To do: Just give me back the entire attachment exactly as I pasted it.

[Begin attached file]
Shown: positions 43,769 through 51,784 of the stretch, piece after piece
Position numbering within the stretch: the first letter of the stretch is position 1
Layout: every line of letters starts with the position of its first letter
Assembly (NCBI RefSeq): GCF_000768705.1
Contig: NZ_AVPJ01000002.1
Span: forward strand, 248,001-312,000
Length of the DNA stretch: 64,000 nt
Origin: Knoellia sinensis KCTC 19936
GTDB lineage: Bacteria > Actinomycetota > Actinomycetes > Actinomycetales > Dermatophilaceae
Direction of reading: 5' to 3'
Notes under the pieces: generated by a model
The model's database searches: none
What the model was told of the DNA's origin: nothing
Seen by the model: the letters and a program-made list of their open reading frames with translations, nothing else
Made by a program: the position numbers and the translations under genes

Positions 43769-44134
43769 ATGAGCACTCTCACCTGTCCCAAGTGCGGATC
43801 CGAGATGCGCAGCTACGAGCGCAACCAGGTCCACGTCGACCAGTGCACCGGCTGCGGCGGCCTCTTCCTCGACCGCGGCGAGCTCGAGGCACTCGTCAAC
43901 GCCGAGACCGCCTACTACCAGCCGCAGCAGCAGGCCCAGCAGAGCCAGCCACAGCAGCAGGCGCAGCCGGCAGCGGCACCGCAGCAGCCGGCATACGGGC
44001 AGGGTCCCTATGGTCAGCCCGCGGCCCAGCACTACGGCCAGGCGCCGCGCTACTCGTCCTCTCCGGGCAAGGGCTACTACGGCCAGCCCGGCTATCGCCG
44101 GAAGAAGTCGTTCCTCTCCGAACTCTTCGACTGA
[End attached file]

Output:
Shown: positions 43,769 through 51,784 of the stretch, piece after piece
Position numbering within the stretch: the first letter of the stretch is position 1
Layout: every line of letters starts with the position of its first letter
Assembly (NCBI RefSeq): GCF_000768705.1
Contig: NZ_AVPJ01000002.1
Span: forward strand, 248,001-312,000
Length of the DNA stretch: 64,000 nt
Origin: Knoellia sinensis KCTC 19936
GTDB lineage: Bacteria > Actinomycetota > Actinomycetes > Actinomycetales > Dermatophilaceae
Direction of reading: 5' to 3'
Notes under the pieces: generated by a model
The model's database searches: none
What the model was told of the DNA's origin: nothing
Seen by the model: the letters and a program-made list of their open reading frames with translations, nothing else
Made by a program: the position numbers and the translations under genes

Positions 43769-44134
43769 ATGAGCACTCTCACCTGTCCCAAGTGCGGATC
43801 CGAGATGCGCAGCTACGAGCGCAACCAGGTCCACGTCGACCAGTGCACCGGCTGCGGCGGCCTCTTCCTCGACCGCGGCGAGCTCGAGGCACTCGTCAAC
43901 GCCGAGACCGCCTACTACCAGCCGCAGCAGCAGGCCCAGCAGAGCCAGCCACAGCAGCAGGCGCAGCCGGCAGCGGCACCGCAGCAGCCGGCATACGGGC
44001 AGGGTCCCTATGGTCAGCCCGCGGCCCAGCACTACGGCCAGGCGCCGCGCTACTCGTCCTCTCCGGGCAAGGGCTACTACGGCCAGCCCGGCTATCGCCG
44101 GAAGAAGTCGTTCCTCTCCGAACTCTTCGACTGA